US 'resistance' movement coalesces... on Twitter

2017-01-28 14:23
The White House (File, AP)

The White House (File, AP)

Multimedia   ·   User Galleries   ·   News in Pictures Send us your pictures  ·  Send us your stories

Washington - A social media "resistance" movement is taking shape against the Trump administration, inspired by the new president's efforts to control information.

It began after the deletion of tweets and data from official US accounts and websites which proved embarrassing to the new president, including government reports on climate change, which have been challenged by President Donald Trump.

Some took to Twitter with "alternative" handles - claiming to be federal employees exercising their free speech rights - and the resistance mushroomed into a movement.

The seeds of rebellion were first planted by the National Park Service, which came under fire from the new administration for its photos comparing crowd size at Trump's inauguration to the event eight years earlier with Barack Obama.

After those tweets were deleted, tweets from one national park's account - which according to some reports came from a former employee - offered links to climate change studies, and when those were removed, a new @AltNatParkSer sprung up and amassed 1.2 million followers in a matter of days.

The account is described as "The Unofficial #Resistance team of US National Park Service."

"We don't want any trouble. We just want to keep peer-reviewed 'factually accurate' climate science flowing out of US institutions," the group said in one of its first tweets.

Over the next few days, dozens of "rogue" or "alt" Twitter accounts emerged, including @RogueNOAA (for the National Oceanic and Atmospheric Administration), @RogueNASA (for the space agency) and @alt_fda for the Food and Drug Administration.

Another account called AltEPA (@ActualEPAFacts), with more than 150,000 followers, aims to offer data which might be suppressed by the Environmental Protection Agency.

"He can take our official Twitter but he'll never take our FREEDOM," the account says. "UNOFFICIALLY resisting."

The messages were gaining traction with hashtags such as #ResistTrump, #ClimateFacts and #Twistance, although it was not clear if the messages were coming from federal employees themselves.

Some of the Twitter handles, according to various tweets, have been turned over to people outside government to avoid potential reprisals.

White House spokesman Sean Spicer denied the administration was trying to suppress free expression among federal employees.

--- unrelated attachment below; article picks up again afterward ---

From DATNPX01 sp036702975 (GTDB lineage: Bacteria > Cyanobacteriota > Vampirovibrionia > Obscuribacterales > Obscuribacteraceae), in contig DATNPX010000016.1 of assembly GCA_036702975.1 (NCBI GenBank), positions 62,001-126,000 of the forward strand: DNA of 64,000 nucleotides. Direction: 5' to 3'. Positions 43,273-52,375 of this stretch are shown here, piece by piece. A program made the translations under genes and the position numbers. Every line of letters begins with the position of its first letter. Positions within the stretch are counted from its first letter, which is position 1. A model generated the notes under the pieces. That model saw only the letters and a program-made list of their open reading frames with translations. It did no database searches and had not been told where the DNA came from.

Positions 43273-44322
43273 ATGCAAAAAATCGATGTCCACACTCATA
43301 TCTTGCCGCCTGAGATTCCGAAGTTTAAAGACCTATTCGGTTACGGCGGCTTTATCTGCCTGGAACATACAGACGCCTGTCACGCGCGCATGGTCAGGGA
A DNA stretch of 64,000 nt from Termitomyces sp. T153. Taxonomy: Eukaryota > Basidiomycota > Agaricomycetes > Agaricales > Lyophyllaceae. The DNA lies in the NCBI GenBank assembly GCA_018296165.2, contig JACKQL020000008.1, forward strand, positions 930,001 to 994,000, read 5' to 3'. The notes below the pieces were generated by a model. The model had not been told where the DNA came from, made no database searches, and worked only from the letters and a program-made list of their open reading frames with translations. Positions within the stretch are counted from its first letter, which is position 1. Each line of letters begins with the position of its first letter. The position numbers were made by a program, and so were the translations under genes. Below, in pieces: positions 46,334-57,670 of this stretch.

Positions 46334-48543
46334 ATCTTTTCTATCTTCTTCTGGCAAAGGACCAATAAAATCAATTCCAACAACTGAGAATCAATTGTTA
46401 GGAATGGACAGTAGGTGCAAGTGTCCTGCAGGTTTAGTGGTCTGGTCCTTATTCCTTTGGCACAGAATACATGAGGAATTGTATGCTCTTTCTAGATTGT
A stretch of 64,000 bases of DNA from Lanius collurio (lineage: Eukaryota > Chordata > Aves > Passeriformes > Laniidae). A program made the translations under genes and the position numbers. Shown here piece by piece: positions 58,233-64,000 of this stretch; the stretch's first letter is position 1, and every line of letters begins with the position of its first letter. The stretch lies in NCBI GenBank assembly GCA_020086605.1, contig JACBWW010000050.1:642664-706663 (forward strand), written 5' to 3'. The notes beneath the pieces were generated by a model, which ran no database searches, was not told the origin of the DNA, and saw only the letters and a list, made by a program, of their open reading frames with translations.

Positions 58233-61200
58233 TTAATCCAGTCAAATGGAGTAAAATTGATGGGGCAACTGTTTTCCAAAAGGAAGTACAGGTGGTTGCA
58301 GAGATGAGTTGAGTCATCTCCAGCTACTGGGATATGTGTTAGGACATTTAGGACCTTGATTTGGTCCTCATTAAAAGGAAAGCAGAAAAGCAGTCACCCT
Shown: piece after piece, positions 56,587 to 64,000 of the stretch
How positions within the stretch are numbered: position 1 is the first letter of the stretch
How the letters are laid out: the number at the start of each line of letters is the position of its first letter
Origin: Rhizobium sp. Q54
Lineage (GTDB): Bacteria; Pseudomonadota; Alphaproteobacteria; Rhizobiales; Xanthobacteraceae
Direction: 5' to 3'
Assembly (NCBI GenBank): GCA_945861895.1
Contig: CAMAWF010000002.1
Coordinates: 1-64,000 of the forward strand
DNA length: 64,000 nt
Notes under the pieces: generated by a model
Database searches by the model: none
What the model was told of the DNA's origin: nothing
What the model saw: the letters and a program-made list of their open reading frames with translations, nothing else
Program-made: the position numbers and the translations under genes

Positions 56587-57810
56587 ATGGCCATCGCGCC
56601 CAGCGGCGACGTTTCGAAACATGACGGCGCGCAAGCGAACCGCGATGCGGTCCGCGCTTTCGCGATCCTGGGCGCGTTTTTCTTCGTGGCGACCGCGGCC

"There's nothing that's come from the White House, absolutely not," he said when asked if the White House had ordered a clampdown.

But according to The Washington Post, Trump personally expressed anger to the head of the US park service over the inauguration day photos and ordered him to produce images to show a stronger turnout for his ceremony.

Arab Spring redux?

Philip Howard, a professor at the Oxford Internet Institute who has studied the role of social media in the Arab Spring uprisings, said he sees some parallels to those events.

"Whenever governments try to close up the supply of information, people look for new ways to express themselves and share information," Howard said.

"Social media resistance was an important part of the Arab Spring, during which protesters successfully used social media to turn roiling dissent into massive street protests. It is hard to know if social media will have the same role in the US because Trump and his political communication team are already actively there on Twitter and Facebook."

John Wonderlich, executive director of the Sunlight Foundation, a group promoting transparency in government, called these actions unprecedented.

"It's a new kind mass resistance from employees who feel they can't talk to the public, and they are finding alternative channels," Wonderlich said.

"What is amazing is the public response, which is amplifying those voices."

Still, Wonderlich said the Trump administration's efforts to suppress and control data have raised concerns about the trustworthiness of information from the government.

"What we are seeing from the White House is anti-science, anti-government, anti-civil service and broad politicisation of the federal workforce," he said.

"All government information under a Trump administration is going to be inherently suspect."

But because anyone can create a Twitter account and claim to represent a constituency, this makes it difficult to separate truth from misinformation, Wonderlich said.

"This means a new model of verification (is needed) and no one has figured that out," he said.

 

Read more on:    nasa  |  donald trump  |  us

Join the conversation!

24.com encourages commentary submitted via MyNews24. Contributions of 200 words or more will be considered for publication.

We reserve editorial discretion to decide what will be published.
Read our comments policy for guidelines on contributions.
NEXT ON NEWS24X

Inside News24

 
/News

Book flights

Compare, Book, Fly

Traffic Alerts
Traffic
There are new stories on the homepage. Click here to see them.
 
English
Afrikaans
isiZulu

Hello 

Create Profile

Creating your profile will enable you to submit photos and stories to get published on News24.


Please provide a username for your profile page:

This username must be unique, cannot be edited and will be used in the URL to your profile page across the entire 24.com network.

Settings

Location Settings

News24 allows you to edit the display of certain components based on a location. If you wish to personalise the page based on your preferences, please select a location for each component and click "Submit" in order for the changes to take affect.




Facebook Sign-In

Hi News addict,

Join the News24 Community to be involved in breaking the news.

Log in with Facebook to comment and personalise news, weather and listings.